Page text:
Stage 4 Breast Cancer: A Two-Time Survivor

Chelle Wenskay is the kind of person who always stands up for herself. After all she’s been through, it’s easy to understand why. Chelle advocated for herself from the time she first discovered the symptoms of breast cancer and lymphoma. In the end, her initiative saved her life – twice.

In 2004, Chelle was working in the insurance industry. Her daughter was in her 20s with small kids of her own. Chelle felt a lump in her breast, one of the most common signs of breast cancer. She noticed the lump in March, and by June, she was diagnosed with stage 4 breast cancer. This stage, on average, has a five-year survival rate of 33%, but Chelle was determined to beat the odds.

Chelle’s Treatment Begins at RMCC

A healthcare provider removes an intravenous drip bottle from its standChelle needed a double mastectomy, but tumors had to shrink before surgery for the best chance of success. She turned to Rocky Mountain Breast Specialists in Aurora. The now-retired RMCC Medical Director, Dr. Nick DiBella, oversaw months of treatment for her breast conditions, including chemotherapy.

“When I was getting chemo in 2004, I basically ended up in University Hospital every month from the side effects,” Chelle said. “Dr. DiBella actually came to the hospital to visit me. He was just awesome. Anything that I needed, he was there.”

Chelle’s First Surgery and Setbacks

Right before Christmas, it was time for surgery. One of Chelle’s breasts was removed with a complex mastectomy; for the other, her surgeons cut into her chest wall. Her surgeon also removed lymph nodes from the right arm, 10 of which showed evidence of cancer. On the left side, 10 lymph nodes were taken out, five of which were cancerous. 

Despite this extreme breast cancer treatment, which required four drains to remove fluids that build up after surgery, Chelle said she was released 24 hours later.

“I call it a drive by,” Chelle said, jokingly. “And then when they took drains out, the resident pulled them out so slowly, I wanted to kill him. I just went home, took some pain medicine, and that was it.”

Continuing Care at RMCC

Luckily, Chelle’s recovery at RMCC was a better experience than her first surgery.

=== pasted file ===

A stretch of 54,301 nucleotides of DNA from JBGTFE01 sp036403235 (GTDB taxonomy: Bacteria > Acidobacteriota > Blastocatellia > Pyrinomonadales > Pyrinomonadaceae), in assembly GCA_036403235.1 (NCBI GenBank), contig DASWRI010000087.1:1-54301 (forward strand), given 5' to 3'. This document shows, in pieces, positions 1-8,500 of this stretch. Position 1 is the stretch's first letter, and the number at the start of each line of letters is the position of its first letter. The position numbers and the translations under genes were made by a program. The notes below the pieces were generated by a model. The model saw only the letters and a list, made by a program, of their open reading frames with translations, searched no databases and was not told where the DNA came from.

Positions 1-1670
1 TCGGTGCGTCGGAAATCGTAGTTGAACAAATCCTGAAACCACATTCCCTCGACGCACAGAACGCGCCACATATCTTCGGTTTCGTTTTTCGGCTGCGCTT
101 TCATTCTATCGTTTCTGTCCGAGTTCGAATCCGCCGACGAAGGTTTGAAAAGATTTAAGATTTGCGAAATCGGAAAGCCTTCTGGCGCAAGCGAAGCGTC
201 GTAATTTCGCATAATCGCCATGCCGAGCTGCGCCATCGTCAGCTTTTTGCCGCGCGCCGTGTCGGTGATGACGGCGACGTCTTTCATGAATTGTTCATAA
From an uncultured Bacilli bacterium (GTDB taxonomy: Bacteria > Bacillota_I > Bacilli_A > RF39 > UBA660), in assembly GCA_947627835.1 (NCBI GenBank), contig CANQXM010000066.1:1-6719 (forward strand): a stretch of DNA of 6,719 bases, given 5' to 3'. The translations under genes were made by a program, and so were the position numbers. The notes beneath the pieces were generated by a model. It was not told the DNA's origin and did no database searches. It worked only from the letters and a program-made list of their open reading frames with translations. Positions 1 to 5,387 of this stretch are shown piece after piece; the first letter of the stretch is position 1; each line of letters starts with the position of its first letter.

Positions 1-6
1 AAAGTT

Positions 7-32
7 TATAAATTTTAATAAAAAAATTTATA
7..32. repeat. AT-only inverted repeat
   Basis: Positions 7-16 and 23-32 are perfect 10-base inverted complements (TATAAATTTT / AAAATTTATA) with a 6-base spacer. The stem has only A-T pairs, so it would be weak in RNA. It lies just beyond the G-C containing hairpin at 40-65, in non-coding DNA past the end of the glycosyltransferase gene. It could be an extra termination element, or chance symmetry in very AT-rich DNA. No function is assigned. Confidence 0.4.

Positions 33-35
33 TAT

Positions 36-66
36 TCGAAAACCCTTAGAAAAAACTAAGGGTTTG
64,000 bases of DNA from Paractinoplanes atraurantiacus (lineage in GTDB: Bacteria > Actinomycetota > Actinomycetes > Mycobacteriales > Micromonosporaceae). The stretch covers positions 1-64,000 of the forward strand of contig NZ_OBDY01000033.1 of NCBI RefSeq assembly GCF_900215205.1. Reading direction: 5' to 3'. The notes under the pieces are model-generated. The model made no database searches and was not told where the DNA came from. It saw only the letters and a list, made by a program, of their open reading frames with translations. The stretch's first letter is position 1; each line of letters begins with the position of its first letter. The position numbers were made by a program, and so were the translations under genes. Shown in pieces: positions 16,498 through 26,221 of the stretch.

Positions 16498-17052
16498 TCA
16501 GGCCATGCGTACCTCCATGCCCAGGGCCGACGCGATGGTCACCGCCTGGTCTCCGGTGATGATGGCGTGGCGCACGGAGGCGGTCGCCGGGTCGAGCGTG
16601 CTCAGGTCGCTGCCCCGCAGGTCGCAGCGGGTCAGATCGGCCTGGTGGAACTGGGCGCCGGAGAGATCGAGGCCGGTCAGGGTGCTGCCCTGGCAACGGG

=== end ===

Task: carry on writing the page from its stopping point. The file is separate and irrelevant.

“I highly recommend Rocky Mountain Cancer Centers,” Chelle says. “They have been great. And I’ll tell you that it’s not just with me, but with every other patient I see. The staff is just wonderful.”

Over the next year, Chelle had radiation therapy at RMCC. In 2006, she was finally cleared for reconstructive surgery. It also did not go as planned.

“I ended up having three surgical hernias,” Chelle said. “I don’t have any breast tissue. It’s all taken from my stomach.”

Still, despite the complications, Chelle appeared to be cancer free. PET scans she received for years after her treatment continued to bring good news, with no signs of her breast cancer having returned.

A Second Cancer Diagnosis

As a survivor, Chelle knew there is always a risk of breast cancer coming back. In 2017, she received the bad news. Despite years of remission and the removal of so many lymph nodes, there was a mass in the remaining axillary lymph nodes under her arm. 

“I said, ‘I’ve had enough chemo and enough radiation’,” Chelle said. “I just didn’t want anymore.”

Instead, her oncologist prescribed a targeted therapy combined with a hormone therapy for treatment. One of the medications was delivered to Chelle’s home – and one time it got lost.

“RMCC told me to just come to the office and get it there until FedEx was able to sort out the issue,” Chelle said. “RMCC was – and is – ready and willing to help in any way that they can.”

Chelle remained stable until 2021, when another scan showed she had lymphoma, and it was affecting her thyroid.

Chelle was taken off the targeted therapy and did two cycles of R-CHOP chemotherapy. Then in December she ended up in the hospital with a fractured sternum.

Her doctors said she was cancer free and discontinued the R-CHOP. “But that’s what they said in 2006, so when they say, you know, no more cancer, in the back of my mind, I say, yeah, okay,” Chelle said.

In Remission and Staying Positive

A healthcare provider watches the progress of an imaging scan on his computer monitorNow 65 and retired, Chelle returns to RMCC to have her port flushed every six weeks. A port is a small device left under a patient’s skin to help with blood draws, injections, and infusions. Chelle also undergoes regular imaging to make sure her cancer has not returned. Every three months, she checks in with Dr. Sujatha Nallapareddy and her physician associate John Novak. 

Still, Chelle’s health is fragile. She remains on oxygen at night and is also on dialysis three times a week.

“I will be on it for the rest of my life,” Chelle said. “But at least my cancer treatments are done, and my visits are now just to keep on top of the cancer, should anything show up again – which is good.” 

Chelle has also dealt with basal squamous skin cancers on her legs and other parts of her body, which have had to be removed.

Though the journey has been challenging, Chelle is thankful for her team at RMCC.

“I just can’t say enough good things about all my RMCC providers,” Chelle said, praising PET scan staff who always makes sure she has blankets so she can stay warm.

Despite everything she’s faced, Chelle remains upbeat. She’s repeatedly survived cancer. She was able to see her three grandchildren grow up – and RMCC has been by her side for it all.

“My journey has been awesome,” Chelle says. “Yes, it’s been filled with cancer, but Rocky Mountain is there, should I need anything.”

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